Anytime fuel prices rise, people start conserving. They purchase cars with better mileage, make their homes more energy efficient, or start recycling. These gestures, writes Hervé Kempf in his book, How the Rich are Destroying the Earth, are futile. The world is in trouble, he argues, and serious measures are needed to save it.
Kempf’s argument begins with a look at various environmental crises; global warming and climate change, threatened species, ecosystem destruction, and depletion of natural resources. These problems are intrinsically tied to social issues worldwide—poverty being the most damaging. Kempf opens a chapter with a grim description of life in Relleno Sanitaro, a section of Guatemala City that literally is a garbage dump. The village consists of more than 500 people too poor to live anywhere better. Everyday, they sacrifice their health to scrape together a livelihood from items in the rubbish.
The knowledge that there are thousands of villages like this around the world makes the details of the oligarchy of the hyper-rich a nauseating litany. As Kempf chronicles their exploits—CEOs earning more than fifty times their employees salaries, tycoons competing to build the longest yacht, Paris Hilton—Kempf demonstrates how the outsized consumption of the super-wealthy is causing a crisis for everyone.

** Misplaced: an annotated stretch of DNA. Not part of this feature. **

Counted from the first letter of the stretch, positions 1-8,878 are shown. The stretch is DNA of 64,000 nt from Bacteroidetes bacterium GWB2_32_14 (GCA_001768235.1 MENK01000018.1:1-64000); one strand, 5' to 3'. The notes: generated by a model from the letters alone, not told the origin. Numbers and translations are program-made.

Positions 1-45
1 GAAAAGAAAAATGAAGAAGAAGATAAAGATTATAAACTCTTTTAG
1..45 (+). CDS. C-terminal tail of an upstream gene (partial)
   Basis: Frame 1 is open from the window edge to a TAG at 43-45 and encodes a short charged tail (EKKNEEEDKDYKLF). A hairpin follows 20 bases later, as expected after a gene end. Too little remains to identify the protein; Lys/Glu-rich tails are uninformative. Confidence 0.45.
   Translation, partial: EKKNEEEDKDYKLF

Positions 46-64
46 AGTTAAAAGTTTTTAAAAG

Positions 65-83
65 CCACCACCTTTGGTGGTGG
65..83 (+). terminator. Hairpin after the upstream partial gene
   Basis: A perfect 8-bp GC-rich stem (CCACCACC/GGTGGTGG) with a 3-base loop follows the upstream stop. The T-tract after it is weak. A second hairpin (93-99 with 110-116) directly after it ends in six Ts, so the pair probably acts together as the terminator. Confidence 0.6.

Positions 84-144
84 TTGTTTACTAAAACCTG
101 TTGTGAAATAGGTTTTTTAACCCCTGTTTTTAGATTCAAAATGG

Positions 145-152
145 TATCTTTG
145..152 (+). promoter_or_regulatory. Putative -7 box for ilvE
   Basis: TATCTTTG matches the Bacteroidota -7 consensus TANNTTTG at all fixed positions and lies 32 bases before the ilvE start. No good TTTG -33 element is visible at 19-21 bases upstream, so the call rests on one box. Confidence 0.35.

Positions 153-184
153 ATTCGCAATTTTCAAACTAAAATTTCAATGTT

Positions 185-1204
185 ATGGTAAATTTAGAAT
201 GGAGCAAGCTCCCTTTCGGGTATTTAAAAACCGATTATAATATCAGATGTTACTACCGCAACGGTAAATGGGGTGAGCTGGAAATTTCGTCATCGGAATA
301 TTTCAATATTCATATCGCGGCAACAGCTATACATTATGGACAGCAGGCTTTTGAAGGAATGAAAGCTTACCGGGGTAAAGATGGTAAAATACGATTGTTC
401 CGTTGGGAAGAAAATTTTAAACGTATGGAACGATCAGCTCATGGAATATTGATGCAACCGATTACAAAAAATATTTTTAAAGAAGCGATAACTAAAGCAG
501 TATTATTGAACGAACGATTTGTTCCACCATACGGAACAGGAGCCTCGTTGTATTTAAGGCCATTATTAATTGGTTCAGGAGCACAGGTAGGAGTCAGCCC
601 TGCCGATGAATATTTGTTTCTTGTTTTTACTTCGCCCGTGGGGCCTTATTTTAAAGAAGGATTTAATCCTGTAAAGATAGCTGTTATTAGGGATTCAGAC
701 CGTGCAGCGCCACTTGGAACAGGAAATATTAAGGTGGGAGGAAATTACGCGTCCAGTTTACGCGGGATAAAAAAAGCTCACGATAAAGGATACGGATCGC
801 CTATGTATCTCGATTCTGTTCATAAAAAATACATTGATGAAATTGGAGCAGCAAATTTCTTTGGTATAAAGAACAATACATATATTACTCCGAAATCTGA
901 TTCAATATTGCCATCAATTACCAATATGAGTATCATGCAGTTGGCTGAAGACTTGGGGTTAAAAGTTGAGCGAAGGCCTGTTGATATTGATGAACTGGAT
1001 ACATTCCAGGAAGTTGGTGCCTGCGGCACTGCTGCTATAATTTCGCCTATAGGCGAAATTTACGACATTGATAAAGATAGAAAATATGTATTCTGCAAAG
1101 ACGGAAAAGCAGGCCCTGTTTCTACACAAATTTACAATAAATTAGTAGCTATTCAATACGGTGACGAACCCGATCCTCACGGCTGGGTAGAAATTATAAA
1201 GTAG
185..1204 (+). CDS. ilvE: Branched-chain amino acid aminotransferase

There is hope, Kempf says, but not in the measures people think. Sustainable development is pointless. The technology that supposedly will save us won’t develop in time. To stop the inertia of destruction, society, particularly the hyper-rich, need to soberly rethink their lifestyles.
Kempf, the environmental editor at Le Monde, France’s major newspaper, makes a common sense argument for anyone with a minimum knowledge of environmental issues. The book, first published in France, was an international bestseller. This English edition, skillfully translated by Thatcher, is sure to become a resource for policymakers and pundits.